It was quite a show, watching the euro run higher in anticipation of new policies the ECB was about to implement. Announcing their failure to reduce the Central Bank rate from .75% should have been a clue, the Draghi press conference would disappoint the markets. And it did.
Listening to much of the Draghi Press Conference via a live webcast, I had the feeling the ECB does not recognize the urgent need for specific programs that will calm markets, and provide liquidity to Spain, Italy and other countries needing help. More than once I heard Draghi say the "ECB mandate is price stability." For a central banker, this sounds as meaningless as when his predecessor raised interest rates, hoping to halt the rise in Brent crude oil which, he claimed, was the cause of European inflation.
Are not central bankers supposed to provide liquidity for the member banks? Draghi expressed his concern for "financial market fragmentation." He said they did not discuss the plight of specific countries. If countries need help, they will need to make a formal request. The requesting country will then be expected to welcome the Troika, and give up some of their autonomy to the unelected Troika, who will make austerity recommendations they feel are appropriate.
There had been rumors the ESM would become a buyer of bonds in the primary market, and the ECB would resume buying bonds in the secondary market. Confirmation of these changes would have been positive, but it sounds like the Bundesbank objects.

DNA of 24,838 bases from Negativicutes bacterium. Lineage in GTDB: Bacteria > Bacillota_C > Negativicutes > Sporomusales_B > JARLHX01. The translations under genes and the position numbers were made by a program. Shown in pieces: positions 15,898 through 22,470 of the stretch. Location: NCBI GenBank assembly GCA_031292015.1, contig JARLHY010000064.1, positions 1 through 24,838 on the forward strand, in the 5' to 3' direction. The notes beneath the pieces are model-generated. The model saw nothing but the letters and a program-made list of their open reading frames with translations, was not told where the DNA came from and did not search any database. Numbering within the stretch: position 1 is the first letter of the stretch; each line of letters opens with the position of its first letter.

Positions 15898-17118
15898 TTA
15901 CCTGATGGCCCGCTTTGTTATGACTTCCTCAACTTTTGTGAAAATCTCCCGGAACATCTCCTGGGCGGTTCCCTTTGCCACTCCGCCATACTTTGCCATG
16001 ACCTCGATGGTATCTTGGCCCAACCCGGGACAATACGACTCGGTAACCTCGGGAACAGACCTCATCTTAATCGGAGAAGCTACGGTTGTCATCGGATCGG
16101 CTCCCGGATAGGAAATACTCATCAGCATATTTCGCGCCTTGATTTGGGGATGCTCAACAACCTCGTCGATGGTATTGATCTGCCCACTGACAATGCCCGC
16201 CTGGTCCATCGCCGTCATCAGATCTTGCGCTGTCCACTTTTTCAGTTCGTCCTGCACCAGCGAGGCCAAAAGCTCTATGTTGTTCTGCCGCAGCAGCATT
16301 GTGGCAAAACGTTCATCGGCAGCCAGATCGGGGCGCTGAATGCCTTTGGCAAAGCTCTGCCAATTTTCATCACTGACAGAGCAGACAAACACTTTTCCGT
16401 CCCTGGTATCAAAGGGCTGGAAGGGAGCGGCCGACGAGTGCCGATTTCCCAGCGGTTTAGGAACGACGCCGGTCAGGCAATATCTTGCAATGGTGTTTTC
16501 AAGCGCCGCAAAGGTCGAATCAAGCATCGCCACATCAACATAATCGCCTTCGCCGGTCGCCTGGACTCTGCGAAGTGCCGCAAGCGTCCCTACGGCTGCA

There were no calls for definitive policy changes. Rather the appropriate committees are going to discuss the various options. Europe's lack of urgency means they will continue marching toward the abyss. God forbid they reach it before their August vacation is over.
In the Telegraph today, Jeremy Warner had some interesting comments:
"... when German policymakers point to analysis such as that of The Conference Board as evidence of the euro working as it is supposed to, they miss the point.
Yes indeed, on one particular measure, competitiveness seems to be improving in the impoverished periphery, but at extreme cost and with no apparent end in sight. Nor does the deflationary therapy prescribed solve the problem of external indebtedness, the burden of which grows ever bigger the more these economies shrink.
The European periphery desperately needs some growth, but the internal devaluation demanded makes it even less likely than in Britain. Might we get some respite from Mario Draghi after today's European Central Bank council meeting?
He has to do something if Spain is to avoid a full scale sovereign bail-out but, whatever it is, it won't address these underlying horrors. How long before European electorates wake up to the massive destruction their politicians have inflicted on them?"
It looks like last week's rally may have been a head fake. A return to the 1.20 or below now seems possible.
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